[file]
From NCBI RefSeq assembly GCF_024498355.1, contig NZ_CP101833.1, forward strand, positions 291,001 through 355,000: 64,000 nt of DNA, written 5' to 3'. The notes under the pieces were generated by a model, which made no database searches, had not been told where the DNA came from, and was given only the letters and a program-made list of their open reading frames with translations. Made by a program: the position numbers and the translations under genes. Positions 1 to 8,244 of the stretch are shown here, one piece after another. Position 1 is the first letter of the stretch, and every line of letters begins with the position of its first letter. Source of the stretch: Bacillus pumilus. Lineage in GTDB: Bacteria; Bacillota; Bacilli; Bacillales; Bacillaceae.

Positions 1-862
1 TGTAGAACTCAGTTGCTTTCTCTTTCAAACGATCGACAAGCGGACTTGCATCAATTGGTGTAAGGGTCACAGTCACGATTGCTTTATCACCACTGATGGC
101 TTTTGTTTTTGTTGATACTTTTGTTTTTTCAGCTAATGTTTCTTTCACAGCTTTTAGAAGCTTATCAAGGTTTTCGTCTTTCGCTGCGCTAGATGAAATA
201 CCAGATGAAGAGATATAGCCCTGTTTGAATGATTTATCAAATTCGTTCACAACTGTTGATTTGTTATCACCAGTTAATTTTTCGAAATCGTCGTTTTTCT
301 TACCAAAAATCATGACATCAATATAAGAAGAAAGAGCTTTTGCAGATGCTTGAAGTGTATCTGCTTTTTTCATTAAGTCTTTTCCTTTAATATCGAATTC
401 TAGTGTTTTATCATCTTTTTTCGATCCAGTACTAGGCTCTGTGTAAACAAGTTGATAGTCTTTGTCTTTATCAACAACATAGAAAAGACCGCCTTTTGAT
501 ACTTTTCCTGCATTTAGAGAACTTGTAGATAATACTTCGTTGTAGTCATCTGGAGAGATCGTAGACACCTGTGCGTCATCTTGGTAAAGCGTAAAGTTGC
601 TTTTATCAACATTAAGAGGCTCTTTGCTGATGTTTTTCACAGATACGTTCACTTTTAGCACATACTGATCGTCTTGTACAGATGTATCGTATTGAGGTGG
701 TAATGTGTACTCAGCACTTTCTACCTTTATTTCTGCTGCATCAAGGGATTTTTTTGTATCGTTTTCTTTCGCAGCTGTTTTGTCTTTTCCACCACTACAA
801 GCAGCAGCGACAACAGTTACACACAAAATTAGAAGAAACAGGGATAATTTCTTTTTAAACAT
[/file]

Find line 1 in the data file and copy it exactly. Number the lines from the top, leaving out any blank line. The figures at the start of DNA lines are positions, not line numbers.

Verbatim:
From NCBI RefSeq assembly GCF_024498355.1, contig NZ_CP101833.1, forward strand, positions 291,001 through 355,000: 64,000 nt of DNA, written 5' to 3'. The notes under the pieces were generated by a model, which made no database searches, had not been told where the DNA came from, and was given only the letters and a program-made list of their open reading frames with translations. Made by a program: the position numbers and the translations under genes. Positions 1 to 8,244 of the stretch are shown here, one piece after another. Position 1 is the first letter of the stretch, and every line of letters begins with the position of its first letter. Source of the stretch: Bacillus pumilus. Lineage in GTDB: Bacteria; Bacillota; Bacilli; Bacillales; Bacillaceae.